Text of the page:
Occasionally, on Sunday, I will share a quote from something I’ve been reading. The hope is for you, dear reader, to share your thoughts on the quote and related issues and perhaps pick up some reading material along the way!
Answering Questions about Christian Doctrine from Biblical Language Alone?
I’ve started to read a massive work on the development of the doctrine of the Trinity during what is called the Arian Controversy: The Search for the Christian Doctrine of God : The Arian Controversy 318-381 by R.P.C. Hanson. It’s already been eye-opening in a number of ways, and I thought a quote to help illustrate one of those points would be helpful. As the early church began to dispute the doctrine of the Trinity in earnest, it became clear that simply appealing to biblical language was not enough:
The theologians of the Christian Church were slowly driven to a realization that the deepest questions which face Christianity cannot be answered in purely biblical language, because the questions are about the meaning of biblical language itself. (xxi)
Hanson’s point here is that each side of this controversy appealed to biblical language and even tradition to support their claim to be orthodoxy. When faced with such discord, the Christian church was forced to come to a decision point, and Hanson notes that this decision was “to form dogma” (ibid). The Christian Church had to come to realize the necessity of coming to agreed upon interpretations of the biblical language, because the questions that were being raised were about that language itself.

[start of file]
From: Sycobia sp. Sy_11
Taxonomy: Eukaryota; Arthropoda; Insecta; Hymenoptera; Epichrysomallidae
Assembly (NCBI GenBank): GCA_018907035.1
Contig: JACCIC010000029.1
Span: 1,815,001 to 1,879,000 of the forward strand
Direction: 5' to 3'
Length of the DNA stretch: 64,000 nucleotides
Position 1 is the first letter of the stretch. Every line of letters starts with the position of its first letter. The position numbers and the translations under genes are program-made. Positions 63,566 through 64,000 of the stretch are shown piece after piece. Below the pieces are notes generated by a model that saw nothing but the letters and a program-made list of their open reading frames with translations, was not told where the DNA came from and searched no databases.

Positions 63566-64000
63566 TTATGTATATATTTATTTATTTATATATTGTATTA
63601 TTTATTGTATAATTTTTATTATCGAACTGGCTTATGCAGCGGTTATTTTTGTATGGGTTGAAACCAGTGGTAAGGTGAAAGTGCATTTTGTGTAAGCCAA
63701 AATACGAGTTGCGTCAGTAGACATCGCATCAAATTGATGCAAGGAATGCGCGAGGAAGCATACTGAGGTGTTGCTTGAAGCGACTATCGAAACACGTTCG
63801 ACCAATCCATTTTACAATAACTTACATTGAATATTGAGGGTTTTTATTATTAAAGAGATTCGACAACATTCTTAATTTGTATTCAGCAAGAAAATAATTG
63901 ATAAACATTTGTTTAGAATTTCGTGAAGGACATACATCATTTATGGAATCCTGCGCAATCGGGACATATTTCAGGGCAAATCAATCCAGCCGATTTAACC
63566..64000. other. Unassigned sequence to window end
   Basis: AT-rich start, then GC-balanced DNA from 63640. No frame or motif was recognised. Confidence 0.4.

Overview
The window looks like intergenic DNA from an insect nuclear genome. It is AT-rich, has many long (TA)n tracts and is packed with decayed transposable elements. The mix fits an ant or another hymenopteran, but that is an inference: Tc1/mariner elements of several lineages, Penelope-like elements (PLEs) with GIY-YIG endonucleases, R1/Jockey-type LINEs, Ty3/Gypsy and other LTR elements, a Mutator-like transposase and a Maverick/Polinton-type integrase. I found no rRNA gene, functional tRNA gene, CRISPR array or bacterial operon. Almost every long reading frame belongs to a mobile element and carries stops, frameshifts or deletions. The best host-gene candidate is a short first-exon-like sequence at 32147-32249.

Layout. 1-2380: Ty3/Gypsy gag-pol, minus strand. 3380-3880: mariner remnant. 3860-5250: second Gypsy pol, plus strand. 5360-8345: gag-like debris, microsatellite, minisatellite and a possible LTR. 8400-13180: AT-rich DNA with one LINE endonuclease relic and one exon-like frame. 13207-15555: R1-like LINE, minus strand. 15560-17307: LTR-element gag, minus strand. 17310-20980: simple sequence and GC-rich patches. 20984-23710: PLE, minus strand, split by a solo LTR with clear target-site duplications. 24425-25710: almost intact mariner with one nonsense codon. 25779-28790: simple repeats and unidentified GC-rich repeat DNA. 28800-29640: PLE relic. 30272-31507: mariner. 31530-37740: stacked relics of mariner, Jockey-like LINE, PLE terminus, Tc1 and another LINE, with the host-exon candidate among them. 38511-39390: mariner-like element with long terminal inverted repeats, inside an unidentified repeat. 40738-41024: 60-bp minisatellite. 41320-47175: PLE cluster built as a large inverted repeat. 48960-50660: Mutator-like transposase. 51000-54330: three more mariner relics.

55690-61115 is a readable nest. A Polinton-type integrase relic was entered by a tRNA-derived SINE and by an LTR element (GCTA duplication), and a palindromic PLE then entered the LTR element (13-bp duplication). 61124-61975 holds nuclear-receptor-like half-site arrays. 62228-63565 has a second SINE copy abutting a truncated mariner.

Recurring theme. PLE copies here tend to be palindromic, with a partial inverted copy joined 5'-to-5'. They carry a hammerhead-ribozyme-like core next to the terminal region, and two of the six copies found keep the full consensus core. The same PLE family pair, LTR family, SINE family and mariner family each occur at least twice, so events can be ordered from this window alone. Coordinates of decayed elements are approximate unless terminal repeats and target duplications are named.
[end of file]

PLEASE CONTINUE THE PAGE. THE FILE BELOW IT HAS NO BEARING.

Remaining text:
This raises, of course, many additional questions, some of which are uncomfortable. For example: If such hugely important doctrinal questions could not be resolved simply by appeal to the biblical language, what does this mean for some forms of sola scriptura? It seems that some formulations of that doctrine clearly allow for tradition and even dogma to decide questions of interpretation, but more extreme forms surely cannot adequately defend orthodox Christian doctrine. Another question that it raises is: What kind of controversies does the church have now that each side appeals to biblical language on but can find no ultimate resolution there?
The Search for the Christian Doctrine of God has already been challenging and enlightening. It’s a behemoth at 900+ pages, but it seems well worth the time investment.
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On Christian Music– I wrote a post about the label “Christian music” and how that can lead to a number of difficulties with discernment.
Christian Discernment Regarding Music: A Reflection and Response– I reflect in depth on how we can use our discernment properly when it comes to music.
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I take the view that any question that the apostles didn’t explicitly answer is by definition non essential. I see no need for a continuing magisterium. We have the apostles creed which developed organically from the baptismal creeds. It summarises the main claims clearly stated in scripture. I don’t see the need for creeds stipulating answers to questions the apostles didn’t address.